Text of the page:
Former Richland nanny sentenced to 4 1/2 years in prison

Tawney Johnson, mother of toddler Ryer Morrison, is helped back to her seat by Benton County Prosecutor Andy Miller Thursday at the Benton County Courthouse during the sentencing of Kelli A. Jacobsen. Jacobsen was sentenced to 4 1/2 years in prison for the 2011 death of Morrison. See a video at
Tawney Johnson, mother of toddler Ryer Morrison, is helped back to her seat by Benton County Prosecutor Andy Miller Thursday at the Benton County Courthouse during the sentencing of Kelli A. Jacobsen. Jacobsen was sentenced to 4 1/2 years in prison for the 2011 death of Morrison. See a video at Tri-City Herald

Ryder Morrison had an infectious smile, a growl of a belly laugh and a lot of love.

But on Day 366 of the Richland boy’s life — just one day after blowing out his first birthday candle — he died on an operating table from abusive head trauma.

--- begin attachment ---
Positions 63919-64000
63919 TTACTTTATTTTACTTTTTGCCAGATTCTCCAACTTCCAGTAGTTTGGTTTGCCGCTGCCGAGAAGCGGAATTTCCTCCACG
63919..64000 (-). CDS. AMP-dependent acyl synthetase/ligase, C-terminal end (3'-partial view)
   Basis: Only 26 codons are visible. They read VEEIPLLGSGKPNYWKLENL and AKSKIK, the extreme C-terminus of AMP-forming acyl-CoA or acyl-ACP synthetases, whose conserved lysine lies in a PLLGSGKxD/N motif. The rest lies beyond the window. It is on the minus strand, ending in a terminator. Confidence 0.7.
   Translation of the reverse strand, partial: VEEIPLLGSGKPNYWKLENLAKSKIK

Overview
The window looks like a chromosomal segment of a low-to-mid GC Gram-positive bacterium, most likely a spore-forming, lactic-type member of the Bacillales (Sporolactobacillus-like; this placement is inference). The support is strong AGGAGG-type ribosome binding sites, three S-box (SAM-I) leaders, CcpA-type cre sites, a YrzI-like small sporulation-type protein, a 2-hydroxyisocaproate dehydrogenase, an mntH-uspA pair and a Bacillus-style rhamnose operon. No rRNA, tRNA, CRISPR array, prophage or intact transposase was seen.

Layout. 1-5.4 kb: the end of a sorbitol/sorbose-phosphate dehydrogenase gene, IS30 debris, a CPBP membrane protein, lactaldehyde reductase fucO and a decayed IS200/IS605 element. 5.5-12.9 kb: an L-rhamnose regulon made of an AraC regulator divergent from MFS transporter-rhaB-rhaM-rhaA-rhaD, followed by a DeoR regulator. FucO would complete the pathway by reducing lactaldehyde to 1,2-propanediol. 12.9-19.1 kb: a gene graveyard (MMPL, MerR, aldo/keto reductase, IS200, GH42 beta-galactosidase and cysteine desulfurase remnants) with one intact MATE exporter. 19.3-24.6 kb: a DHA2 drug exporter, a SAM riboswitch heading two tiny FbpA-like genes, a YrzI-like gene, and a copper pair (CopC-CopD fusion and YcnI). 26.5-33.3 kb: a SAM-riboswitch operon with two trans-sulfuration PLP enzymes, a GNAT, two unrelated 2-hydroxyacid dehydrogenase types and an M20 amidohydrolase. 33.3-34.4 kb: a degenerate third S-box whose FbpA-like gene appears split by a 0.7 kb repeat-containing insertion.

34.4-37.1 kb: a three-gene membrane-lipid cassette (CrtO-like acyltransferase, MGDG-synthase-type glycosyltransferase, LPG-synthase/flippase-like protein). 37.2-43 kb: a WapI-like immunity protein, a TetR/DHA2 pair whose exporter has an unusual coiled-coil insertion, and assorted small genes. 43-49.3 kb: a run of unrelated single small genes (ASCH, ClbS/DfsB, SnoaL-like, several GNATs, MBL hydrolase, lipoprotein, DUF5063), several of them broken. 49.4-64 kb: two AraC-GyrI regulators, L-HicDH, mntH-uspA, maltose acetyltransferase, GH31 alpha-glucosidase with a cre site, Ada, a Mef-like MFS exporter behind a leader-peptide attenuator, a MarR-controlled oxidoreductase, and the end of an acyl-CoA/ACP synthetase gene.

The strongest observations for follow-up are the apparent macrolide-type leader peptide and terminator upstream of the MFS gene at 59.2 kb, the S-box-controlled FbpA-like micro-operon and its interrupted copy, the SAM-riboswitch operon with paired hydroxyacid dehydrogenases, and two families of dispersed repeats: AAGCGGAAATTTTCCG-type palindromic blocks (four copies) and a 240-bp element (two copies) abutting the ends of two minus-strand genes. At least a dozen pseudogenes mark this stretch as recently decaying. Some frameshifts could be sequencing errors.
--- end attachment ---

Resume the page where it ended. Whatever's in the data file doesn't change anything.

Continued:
Tawney Johnson will forever regret trusting her toddler to the care of a nanny, and not firing Kelli A. Jacobsen over concerns her boy might be too much to handle, she said.

On Thursday, Johnson and her parents said the time had come to get justice for Ryder.

After spending more than four years questioning what they could have done differently, hoping for answers and attending hearings, the family of Ryder begged the court to send Jacobsen to prison.

Judge Vic VanderSchoor ordered the Jacobsen, 31, of Richland, to serve a 4 1/2-year sentence.

The judge, who presided over Jacobsen’s two trials, said it is “truly a tragedy for everyone involved.”

At least 100 people packed the courtroom for the emotional hearing. The majority were there for the Johnson and Morrison families, with about two dozen in support of Jacobsen.

VanderSchoor denied a defense request to allow Jacobsen to remain free while she appeals her second-degree manslaughter conviction out of Benton County Superior Court.

“I think the sentence should begin today,” he said, leading to cries of “Amen” and loud claps from the courtroom gallery.

Jacobsen stands firm in her innocence.

She was the live-in nanny for Ryder when the toddler lost consciousness on June 22, 2011, and was rushed to Kadlec Regional Medical Center in Richland. He died 1 1/2 hours later.

Jacobsen said Ryder may have injured himself falling from a push toy. Her attorney, Shane Silverthorn, suggested the boy’s brain hemorrhage may have been the result of abuse by another person in the 24 hours leading up to his death.